Hollywood is always searching for trends, and when Luc Besson hired Liam Neeson to become his lead in the actioner Taken, he didn’t know that he was creating a trend that would survive more than a decade later. The trend, if you didn’t know, is to grab older actors and put them inside an action movie. One that, decades before, would only be reserved for action stars at the peak of their youth. Taken’s success shows that age was not a limiter when it comes to delivering a good action film, and so everyone started making one of these movies. Netflix arrives with Lou, the latest of the trend chasers.
Lou is directed by Anna Foerster and stars Allison Janney, Jurnee Smollet, and Logan Marshall-Green. The film tells the story of Hannah, a mother, and her daughter Vee. One day, during a dreadful storm, Vee gets kidnapped, and Hannah has no one to ask for help from. No one, except for her hermit neighbor, a woman named Lou. Lou is harsh and sarcastic, but she also has a wonderful set of skills that might help Hannah recover her child from the kidnapper. What follows is a survival road trip against time and nature.
Allison Janney is an Oscar Winner. She is the kind of actor that is often labeled as a character-actor, transforming herself into whatever role the story needs out of her. She has made countless movies, and it begs the reason she is one of the most respected figures in Hollywood. You want her in your movie. She is always good. So yeah, she is very good in Lou, an action film that serves her well as a vehicle to kick ass. The trend of old-timer actioners has been plagued mostly by men, so it feels refreshing to get into at least one of them that is led by a woman.
Lou has many things in its favor. Allison Janney in the main role, and also having Jurnee Smollet as the other protagonist, really makes a difference. Most of the movie consists of the relationship between the two women as they learn about each other in the search for Vee. The story takes place in very hostile territory, and the movie ends up having a bit of a survival story, even when the movie is sold as an actioner. Janney’s character Lou has a number of skills that really make things go smoothly, so the film isn’t innocent of committing a bit too many conveniences.
The overall plot is quite simple, but when the reveals and twists start coming, the story gets a bit convoluted and the motivations of the characters, while they are explained to us, are hard to accept. Not because they are unrealistic or anything like that, but because the movies didn’t take the proper time to establish all the necessary elements so that the revelations might fit into a more coherent whole. You can still understand everything that is happening, but the feeling that things could have been a lot smoother is ever-present.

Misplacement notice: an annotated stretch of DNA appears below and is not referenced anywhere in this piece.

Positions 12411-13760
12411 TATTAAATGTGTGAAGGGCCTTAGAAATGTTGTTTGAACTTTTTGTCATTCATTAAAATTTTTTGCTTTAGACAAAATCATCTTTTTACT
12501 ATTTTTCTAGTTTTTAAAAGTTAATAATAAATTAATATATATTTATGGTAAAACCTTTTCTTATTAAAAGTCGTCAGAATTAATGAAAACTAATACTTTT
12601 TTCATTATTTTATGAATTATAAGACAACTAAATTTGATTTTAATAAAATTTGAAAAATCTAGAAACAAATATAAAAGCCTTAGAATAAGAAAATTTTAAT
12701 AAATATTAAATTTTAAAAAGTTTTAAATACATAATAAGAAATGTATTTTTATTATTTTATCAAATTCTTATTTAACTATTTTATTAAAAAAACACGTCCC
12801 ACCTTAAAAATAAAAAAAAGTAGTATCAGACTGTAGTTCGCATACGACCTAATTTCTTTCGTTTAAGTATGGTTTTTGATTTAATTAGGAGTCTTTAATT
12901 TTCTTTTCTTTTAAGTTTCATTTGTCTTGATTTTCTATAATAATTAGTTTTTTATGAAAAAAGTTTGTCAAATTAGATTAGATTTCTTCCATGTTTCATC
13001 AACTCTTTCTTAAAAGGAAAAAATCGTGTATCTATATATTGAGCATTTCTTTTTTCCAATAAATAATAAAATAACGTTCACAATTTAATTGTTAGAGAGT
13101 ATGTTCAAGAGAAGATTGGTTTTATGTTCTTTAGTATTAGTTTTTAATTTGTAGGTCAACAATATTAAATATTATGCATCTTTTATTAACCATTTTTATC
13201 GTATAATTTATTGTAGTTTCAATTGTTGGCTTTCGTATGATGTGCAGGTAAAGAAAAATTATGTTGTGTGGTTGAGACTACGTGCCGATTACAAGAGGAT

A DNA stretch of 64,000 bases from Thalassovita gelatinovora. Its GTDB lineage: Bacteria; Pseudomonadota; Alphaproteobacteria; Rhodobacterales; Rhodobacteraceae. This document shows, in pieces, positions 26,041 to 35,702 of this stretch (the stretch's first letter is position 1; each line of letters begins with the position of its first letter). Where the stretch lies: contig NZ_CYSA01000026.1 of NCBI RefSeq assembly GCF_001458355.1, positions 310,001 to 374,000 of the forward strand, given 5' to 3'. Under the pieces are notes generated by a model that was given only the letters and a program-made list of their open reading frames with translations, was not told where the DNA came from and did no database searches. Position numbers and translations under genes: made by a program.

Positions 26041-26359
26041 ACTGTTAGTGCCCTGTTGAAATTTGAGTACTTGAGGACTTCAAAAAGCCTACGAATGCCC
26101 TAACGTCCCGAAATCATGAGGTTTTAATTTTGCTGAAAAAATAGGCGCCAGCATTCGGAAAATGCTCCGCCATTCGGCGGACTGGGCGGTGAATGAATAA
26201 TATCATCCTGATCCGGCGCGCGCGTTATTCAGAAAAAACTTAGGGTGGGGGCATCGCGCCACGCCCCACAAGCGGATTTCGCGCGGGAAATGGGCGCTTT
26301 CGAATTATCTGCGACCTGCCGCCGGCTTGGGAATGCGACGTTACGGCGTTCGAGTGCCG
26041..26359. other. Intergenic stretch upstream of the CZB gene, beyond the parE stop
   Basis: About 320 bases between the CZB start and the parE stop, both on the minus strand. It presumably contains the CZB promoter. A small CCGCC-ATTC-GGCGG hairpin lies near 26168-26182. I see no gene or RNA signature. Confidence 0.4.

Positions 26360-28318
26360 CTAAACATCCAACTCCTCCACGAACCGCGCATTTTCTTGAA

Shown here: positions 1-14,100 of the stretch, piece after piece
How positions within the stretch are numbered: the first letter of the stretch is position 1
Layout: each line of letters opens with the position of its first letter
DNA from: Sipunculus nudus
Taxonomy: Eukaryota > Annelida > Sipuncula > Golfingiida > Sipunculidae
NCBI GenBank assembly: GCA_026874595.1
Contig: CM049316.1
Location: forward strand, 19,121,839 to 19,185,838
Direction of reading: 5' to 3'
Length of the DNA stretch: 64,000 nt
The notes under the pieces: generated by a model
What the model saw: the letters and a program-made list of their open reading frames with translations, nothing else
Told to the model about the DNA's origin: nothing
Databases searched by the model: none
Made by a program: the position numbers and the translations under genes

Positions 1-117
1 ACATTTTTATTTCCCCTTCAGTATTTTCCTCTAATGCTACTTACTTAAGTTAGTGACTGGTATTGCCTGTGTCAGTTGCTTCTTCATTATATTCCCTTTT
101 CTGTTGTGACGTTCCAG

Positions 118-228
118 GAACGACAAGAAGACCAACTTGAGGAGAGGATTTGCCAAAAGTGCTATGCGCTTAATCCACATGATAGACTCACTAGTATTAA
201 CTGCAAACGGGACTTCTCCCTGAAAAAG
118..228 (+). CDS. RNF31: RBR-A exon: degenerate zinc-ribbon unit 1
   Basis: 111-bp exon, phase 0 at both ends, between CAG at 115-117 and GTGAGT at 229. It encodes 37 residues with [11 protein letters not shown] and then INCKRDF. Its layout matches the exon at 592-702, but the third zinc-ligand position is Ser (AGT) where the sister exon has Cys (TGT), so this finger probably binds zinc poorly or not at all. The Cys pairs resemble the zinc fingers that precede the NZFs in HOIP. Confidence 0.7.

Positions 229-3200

From a technical standpoint, director Anna Foerster and her team really know how to make a good movie. The cinematography is solid, nothing spectacular that will blow your mind, but it is a lot of times better than most action movies out there. For example, during the action sequences, the cutting is kept to a minimum, which allows us to see what is truly happening on screen. There are, of course, cuts here and there and tricks to hide the fact that a woman of Janney’s age possibly couldn’t do much of this in real life. However, the film sells the illusion pretty well.
Janney and Smollet are fantastic, and while the two characters never see completely eye to eye. You can really feel that by the end there is mutual respect, which is always good to see and makes for an entertaining dynamic between the characters. Logan Marshall-Green is an incredible actor, but here, he feels like the weakest link of the cast. Lately, most of his roles have been too exaggerated, and they become almost cartoons or parodies of bad guys. Here, his role as Philip almost falls into the same category.
In the end, Lou feels like a pretty solid project and a good movie overall. The conveniences in the plot and the convoluted reveals hurt the film a bit, but not enough that you won’t be entertained while watching the movie. Having an actioner led by a woman of Janney’s age also feels fantastic. There are so many ladies out there that could also do this and do it well. Maybe Janney will be the one to start the trend for women in Hollywood now that the men’s side of the trend has been almost exhausted.
Lou might be forgettable, and maybe you won’t remember it by the time the credits start rolling, but it is entertaining enough to make it worthwhile. The action is solid, the performances are great too, and the plot serves as the perfect excuse to see Janney kick ass, which is something very few people thought could happen in a movie. Nevertheless, here we are, so if you’re looking to kill some time on a lazy Sunday, this is the movie for you.